7. Effects of Ayurvedic Oil-Dripping Treatment with Sesame Oil vs. with Warm Water on Sleep: A Randomized Single-Blinded Crossover Pilot Study

    PubMed Central

    Yorifuji, Takashi; Tsuda, Toshihide; Doi, Hiroyuki

    2016-01-01

    Abstract Objectives: Ayurvedic oil-dripping treatment (Shirodhara) is often used for treating sleep problems. However, few properly designed studies have been conducted, and the quantitative effect of Shirodhara is unclear. This study sought to quantitatively evaluate the effect of sesame oil Shirodhara (SOS) against warm water Shirodhara (WWS) on improving sleep quality and quality of life (QOL) among persons reporting sleep problems. Methods: This randomized, single-blinded, crossover study recruited 20 participants. Each participant received seven 30-minute sessions within 2 weeks with either liquid. The washout period was at least 2 months. The Shirodhara procedure was conducted by a robotic oil-drip system. The outcomes were assessed by the Pittsburgh Sleep Quality Index (PSQI) for sleep quality, Epworth Sleepiness Scale (ESS) for daytime sleepiness, World Health Organization Quality of Life 26 (WHO-QOL26) for QOL, and a sleep monitor instrument for objective sleep measures. Changes between baseline and follow-up periods were compared between the two types of Shirodhara. Analysis was performed with generalized estimating equations. Results: Of 20 participants, 15 completed the study. SOS improved sleep quality, as measured by PSQI. The SOS score was 1.83 points lower (95% confidence interval [CI], −3.37 to −0.30) at 2-week follow-up and 1.73 points lower (95% CI, −3.84 to 0.38) than WWS at 6-week follow-up. Although marginally significant, SOS also improved QOL by 0.22 points at 2-week follow-up and 0.19 points at 6-week follow-up compared with WWS. After SOS, no beneficial effects were observed on daytime sleepiness or objective sleep measures. Conclusions: This pilot study demonstrated that SOS may be a safe potential treatment to improve sleep quality and QOL in persons with sleep problems. PMID:26669255

  8. Effects of sulfur bath on hip osteoarthritis: a randomized, controlled, single-blind, follow-up trial: a pilot study

    NASA Astrophysics Data System (ADS)

    Kovács, Csaba; Bozsik, Ágnes; Pecze, Mariann; Borbély, Ildikó; Fogarasi, Andrea; Kovács, Lajos; Tefner, Ildikó Katalin; Bender, Tamás

    2016-11-01

    The effects of balneotherapy were evaluated in patients with osteoarthritis of the hip. This randomized, controlled, investigator-blinded study enrolled outpatients with hip osteoarthritis according to ACR criteria. In addition to home exercise therapy, one patient group received balneotherapy for 3 weeks on 15 occasions. The mineral water used in this study is one of the mineral waters with the highest sulfide ion content (13.2 mg/L) in Hungary. The control group received exercise therapy alone. The WOMAC Likert 3.1 index and the EQ-5D quality of life self-administered questionnaire were completed three times during the study: prior to first treatment, at the end of the 3-week treatment course, and 12 weeks later. The main endpoint was achievement of Minimal Clinically Important Improvement (MCII) at 12 weeks, defined as ≥7.9 points in a normalized WOMAC function score. The intention to treat analysis included 20 controls and 21 balneotherapy patients. At 12 weeks, 17 (81 %) balneotherapy group patients had Minimal Clinically Important Improvement and 6 (30 %) of controls ( p = 0.001). Comparing the results of the two groups at the end of treatment, there was a significant difference in the WOMAC stiffness score only, whereas after 12 weeks, the WOMAC pain, stiffness, function, and total scores also showed a significant difference in favor of the balneotherapy group. The difference between the two groups was significant after 12 weeks in point of EQVAS score, too. The results of our study suggest that the combination of balneotherapy and exercise therapy achieves more sustained improvement of joint function and decreases in pain than exercise therapy alone.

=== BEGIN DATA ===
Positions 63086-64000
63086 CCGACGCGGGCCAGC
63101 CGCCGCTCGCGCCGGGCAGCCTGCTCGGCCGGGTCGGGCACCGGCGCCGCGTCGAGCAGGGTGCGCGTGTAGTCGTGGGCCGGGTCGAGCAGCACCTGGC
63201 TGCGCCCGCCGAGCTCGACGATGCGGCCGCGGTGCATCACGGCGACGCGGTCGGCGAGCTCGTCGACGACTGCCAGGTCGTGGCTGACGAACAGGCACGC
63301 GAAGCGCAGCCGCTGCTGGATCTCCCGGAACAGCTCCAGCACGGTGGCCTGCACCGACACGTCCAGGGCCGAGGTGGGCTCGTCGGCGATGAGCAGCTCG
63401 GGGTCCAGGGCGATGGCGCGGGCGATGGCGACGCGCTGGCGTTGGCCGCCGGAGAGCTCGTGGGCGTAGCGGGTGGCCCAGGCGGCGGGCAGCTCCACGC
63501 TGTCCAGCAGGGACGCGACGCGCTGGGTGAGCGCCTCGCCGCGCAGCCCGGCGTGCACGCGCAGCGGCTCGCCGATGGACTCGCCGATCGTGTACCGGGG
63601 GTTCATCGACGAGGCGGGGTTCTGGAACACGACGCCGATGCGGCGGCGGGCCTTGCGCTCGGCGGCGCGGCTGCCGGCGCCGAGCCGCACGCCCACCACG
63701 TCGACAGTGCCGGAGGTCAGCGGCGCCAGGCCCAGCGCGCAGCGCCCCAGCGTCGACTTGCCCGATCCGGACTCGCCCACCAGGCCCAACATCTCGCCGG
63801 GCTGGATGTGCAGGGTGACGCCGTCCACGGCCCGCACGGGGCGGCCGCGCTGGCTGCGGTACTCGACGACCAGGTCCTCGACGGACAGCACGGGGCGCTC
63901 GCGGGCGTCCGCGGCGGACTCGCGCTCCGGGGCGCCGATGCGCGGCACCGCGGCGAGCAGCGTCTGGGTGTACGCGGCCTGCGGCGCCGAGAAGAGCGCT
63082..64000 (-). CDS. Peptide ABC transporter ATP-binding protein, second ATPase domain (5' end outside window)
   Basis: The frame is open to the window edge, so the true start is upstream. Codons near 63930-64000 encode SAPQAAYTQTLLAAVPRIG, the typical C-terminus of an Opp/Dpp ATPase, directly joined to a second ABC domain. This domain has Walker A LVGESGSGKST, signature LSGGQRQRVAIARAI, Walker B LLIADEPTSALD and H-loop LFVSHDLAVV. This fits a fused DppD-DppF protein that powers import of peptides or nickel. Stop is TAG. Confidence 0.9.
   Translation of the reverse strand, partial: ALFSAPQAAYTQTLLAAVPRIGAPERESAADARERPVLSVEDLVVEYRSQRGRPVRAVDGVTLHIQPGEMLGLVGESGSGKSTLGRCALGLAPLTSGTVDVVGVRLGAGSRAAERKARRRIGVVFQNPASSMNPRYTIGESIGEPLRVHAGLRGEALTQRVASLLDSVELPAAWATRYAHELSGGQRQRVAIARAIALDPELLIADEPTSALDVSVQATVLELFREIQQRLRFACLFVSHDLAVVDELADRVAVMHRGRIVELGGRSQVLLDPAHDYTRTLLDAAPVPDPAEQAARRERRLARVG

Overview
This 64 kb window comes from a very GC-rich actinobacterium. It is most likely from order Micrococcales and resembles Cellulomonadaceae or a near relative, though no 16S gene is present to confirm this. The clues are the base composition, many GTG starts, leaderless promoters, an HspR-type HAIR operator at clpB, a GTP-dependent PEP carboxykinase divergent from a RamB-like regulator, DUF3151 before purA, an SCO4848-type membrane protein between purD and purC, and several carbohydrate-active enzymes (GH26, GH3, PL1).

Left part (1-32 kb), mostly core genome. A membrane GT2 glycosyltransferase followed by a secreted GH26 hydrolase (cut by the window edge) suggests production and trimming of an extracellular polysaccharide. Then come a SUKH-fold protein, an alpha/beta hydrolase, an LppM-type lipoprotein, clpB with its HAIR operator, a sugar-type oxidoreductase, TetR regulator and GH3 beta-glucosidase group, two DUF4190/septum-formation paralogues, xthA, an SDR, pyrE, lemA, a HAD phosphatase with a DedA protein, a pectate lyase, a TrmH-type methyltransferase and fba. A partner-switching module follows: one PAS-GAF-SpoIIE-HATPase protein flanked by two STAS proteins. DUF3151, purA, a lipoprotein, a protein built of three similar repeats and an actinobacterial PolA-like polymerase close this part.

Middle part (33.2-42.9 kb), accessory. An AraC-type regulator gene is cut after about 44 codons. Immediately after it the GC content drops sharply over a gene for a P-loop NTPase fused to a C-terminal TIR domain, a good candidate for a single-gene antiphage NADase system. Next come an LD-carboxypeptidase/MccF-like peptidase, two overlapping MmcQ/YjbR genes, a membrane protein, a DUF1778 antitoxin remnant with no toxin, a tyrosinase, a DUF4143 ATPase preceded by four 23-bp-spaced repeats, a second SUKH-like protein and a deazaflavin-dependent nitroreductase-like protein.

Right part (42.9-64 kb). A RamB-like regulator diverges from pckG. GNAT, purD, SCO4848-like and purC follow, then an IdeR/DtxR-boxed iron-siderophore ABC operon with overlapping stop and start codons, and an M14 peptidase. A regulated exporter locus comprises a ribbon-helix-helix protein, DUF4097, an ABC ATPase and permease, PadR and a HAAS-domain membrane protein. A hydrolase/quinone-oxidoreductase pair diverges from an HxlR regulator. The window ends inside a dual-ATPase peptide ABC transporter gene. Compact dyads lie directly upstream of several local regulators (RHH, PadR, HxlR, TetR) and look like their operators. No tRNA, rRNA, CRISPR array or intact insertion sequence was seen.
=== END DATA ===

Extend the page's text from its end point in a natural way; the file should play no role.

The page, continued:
9. Asperger syndrome and anxiety disorders (PAsSA) treatment trial: a study protocol of a pilot, multicentre, single-blind, randomised crossover trial of group cognitive behavioural therapy